2. The last part of the chapter made me mad at first, and honestly I don’t know how I would react if I was in this situation, but based on Jim’s Grandpa’s character I understand why he forgave them like he did and respect him for it. Jim’s grandfather, as we’ve seen throughout the book so far, is a devout Protestant Christian man. The “Golden Rule” is “Do unto others what you would have them do unto you,” therefore, even though the Shimerdas have been ungrateful towards the Burden’s, when he realizes that they are in trouble, and that he has the means to help them out, he cannot, as a man of faith, deny helping them. In fact, it would have been highly out of character (or at least based on what we’ve read so far) if Jim’s grandfather had NOT gone to help them. It would have been almost hypocritical had he not As angry as it might make us as a reader, it’s something that had to be done.

  3. I don’t feel that the Shimerdas are ungreatful. I believe that their situation has forced them to behave like this. It’s human Nature. They have to survive on foriegn land without a large support group.

  4. Good points. It might be those very necessities of survival that Mr. Burden knows will, eventually, at some point, come to make all who co-exist out there need each other in some way. Given that, best to hold onto good relations even if it costs you something. This strikes me as especially true given the reading for today in which we learn that there’s still a great deal of social mobility out there and that, eventually, these Scandanavian and Bohemian families will be running the show.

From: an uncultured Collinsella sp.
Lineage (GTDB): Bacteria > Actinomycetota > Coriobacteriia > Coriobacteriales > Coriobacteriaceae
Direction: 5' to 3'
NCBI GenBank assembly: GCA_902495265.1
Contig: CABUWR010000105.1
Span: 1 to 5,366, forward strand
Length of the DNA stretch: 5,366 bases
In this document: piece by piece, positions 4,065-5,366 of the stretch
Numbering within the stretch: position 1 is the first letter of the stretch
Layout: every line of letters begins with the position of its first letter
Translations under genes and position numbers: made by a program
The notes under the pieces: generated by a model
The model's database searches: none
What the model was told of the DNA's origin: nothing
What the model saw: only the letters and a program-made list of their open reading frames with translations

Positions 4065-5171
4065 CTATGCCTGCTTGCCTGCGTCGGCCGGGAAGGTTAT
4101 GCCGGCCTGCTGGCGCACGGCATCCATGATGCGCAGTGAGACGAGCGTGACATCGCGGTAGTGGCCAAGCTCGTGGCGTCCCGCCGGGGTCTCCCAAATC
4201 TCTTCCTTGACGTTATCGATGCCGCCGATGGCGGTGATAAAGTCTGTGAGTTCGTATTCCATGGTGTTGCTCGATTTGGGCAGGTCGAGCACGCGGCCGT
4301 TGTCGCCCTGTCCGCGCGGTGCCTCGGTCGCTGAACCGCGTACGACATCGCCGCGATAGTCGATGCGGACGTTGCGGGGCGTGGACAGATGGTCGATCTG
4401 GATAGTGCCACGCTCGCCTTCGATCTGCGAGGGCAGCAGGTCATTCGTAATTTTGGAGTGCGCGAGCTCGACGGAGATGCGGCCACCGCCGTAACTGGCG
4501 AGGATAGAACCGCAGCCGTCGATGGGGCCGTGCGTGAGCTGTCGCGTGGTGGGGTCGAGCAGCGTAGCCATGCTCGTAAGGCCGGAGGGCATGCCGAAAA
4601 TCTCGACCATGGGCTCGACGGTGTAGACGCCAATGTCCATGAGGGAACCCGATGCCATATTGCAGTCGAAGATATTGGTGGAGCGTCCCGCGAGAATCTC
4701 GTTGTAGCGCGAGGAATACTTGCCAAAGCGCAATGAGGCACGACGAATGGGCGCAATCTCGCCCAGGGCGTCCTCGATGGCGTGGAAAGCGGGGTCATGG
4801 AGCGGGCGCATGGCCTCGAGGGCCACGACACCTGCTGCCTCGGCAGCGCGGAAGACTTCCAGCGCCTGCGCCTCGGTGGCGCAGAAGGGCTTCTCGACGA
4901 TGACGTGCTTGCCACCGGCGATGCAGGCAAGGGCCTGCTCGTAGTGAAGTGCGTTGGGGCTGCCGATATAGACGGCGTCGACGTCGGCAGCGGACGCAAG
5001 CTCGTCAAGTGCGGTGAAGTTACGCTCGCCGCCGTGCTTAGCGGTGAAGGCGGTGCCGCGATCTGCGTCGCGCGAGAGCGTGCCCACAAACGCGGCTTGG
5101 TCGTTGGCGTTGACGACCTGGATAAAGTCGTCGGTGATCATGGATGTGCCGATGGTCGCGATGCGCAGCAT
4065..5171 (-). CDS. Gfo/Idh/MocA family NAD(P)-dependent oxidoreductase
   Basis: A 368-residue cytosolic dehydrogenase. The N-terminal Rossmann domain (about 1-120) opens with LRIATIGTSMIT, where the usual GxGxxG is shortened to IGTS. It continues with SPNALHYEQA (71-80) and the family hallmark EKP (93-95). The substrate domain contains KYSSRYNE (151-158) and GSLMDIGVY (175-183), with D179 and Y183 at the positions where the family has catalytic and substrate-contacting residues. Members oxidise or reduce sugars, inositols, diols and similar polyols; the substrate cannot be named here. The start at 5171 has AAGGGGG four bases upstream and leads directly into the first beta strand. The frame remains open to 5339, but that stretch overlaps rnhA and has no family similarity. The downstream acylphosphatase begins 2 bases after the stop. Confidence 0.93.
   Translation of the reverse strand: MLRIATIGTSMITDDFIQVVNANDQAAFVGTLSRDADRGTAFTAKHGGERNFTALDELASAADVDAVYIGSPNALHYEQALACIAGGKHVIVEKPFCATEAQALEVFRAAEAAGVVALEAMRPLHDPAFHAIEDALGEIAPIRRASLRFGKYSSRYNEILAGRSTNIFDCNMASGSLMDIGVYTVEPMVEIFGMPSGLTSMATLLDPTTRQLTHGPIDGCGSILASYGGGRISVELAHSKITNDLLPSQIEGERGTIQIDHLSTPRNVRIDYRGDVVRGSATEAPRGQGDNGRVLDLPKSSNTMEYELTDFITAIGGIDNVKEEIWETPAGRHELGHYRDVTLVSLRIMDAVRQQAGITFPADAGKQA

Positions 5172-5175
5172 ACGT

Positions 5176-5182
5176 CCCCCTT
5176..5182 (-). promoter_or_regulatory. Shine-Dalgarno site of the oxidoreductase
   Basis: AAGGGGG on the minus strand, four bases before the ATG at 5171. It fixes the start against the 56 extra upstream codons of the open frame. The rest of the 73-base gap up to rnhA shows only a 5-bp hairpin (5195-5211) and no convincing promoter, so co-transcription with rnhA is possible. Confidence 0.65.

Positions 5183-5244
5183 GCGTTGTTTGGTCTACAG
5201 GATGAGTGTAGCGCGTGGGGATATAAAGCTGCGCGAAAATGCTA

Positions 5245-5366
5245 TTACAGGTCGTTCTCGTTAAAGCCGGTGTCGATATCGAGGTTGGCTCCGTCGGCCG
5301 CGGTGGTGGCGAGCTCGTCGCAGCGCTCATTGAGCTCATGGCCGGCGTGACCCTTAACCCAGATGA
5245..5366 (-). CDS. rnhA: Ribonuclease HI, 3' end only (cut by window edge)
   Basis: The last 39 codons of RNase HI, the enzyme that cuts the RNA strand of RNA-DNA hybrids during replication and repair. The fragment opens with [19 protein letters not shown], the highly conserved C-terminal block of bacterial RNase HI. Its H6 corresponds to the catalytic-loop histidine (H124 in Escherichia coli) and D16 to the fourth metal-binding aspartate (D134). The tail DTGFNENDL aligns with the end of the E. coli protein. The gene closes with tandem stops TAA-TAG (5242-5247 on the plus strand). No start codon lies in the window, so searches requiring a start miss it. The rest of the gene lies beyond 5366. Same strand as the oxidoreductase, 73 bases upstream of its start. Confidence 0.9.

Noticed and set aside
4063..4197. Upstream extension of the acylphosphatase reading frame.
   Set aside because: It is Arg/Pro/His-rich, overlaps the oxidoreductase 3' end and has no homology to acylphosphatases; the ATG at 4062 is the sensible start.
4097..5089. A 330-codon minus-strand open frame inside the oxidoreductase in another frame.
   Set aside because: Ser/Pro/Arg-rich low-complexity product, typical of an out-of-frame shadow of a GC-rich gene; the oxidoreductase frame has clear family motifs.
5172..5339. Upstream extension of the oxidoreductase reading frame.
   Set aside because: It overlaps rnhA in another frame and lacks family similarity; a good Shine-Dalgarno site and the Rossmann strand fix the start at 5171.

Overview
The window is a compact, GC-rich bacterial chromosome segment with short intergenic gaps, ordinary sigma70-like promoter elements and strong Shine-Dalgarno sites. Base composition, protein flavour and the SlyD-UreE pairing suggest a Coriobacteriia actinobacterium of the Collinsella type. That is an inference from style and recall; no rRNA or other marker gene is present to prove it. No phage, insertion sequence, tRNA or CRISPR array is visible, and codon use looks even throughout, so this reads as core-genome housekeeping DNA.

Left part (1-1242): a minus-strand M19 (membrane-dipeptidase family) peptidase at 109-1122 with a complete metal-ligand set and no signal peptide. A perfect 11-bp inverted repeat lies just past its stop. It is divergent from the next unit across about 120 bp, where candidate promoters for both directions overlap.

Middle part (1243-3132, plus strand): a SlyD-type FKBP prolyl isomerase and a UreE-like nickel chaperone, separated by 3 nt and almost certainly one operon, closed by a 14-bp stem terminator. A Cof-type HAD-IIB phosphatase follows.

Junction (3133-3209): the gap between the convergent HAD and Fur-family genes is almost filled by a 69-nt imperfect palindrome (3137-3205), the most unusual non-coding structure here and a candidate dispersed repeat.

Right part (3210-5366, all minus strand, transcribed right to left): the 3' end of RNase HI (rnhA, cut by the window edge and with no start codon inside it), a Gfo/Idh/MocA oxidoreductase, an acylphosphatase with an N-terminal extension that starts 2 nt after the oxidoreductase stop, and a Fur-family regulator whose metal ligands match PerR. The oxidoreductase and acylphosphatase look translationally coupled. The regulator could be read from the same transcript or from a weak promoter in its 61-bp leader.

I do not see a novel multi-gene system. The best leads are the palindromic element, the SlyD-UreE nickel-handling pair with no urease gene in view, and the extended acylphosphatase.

5. Evan, I agree with your observation– it is quite interesting that Cather chose an older, Christian male to represent American liberal mindedness in the 19th century. While it does play into a kind of paternal wisdom, older generations typically cling most to conservative and prejudicial ideas. I think that Mr. Burden understands that the Shimerdas’ actions stem (not from sheer ingratitude) but from cultural differences and fear– the Shimerdas don’t ‘know’ the Burdens’ cultural cues and language innuendo– When operating vis a vis a different culture, things like showing gratitude and establishing trust are not intuitive experiences. I agree with Carolyn, the Shimerdas are merely trying to survive in a completely foreign place.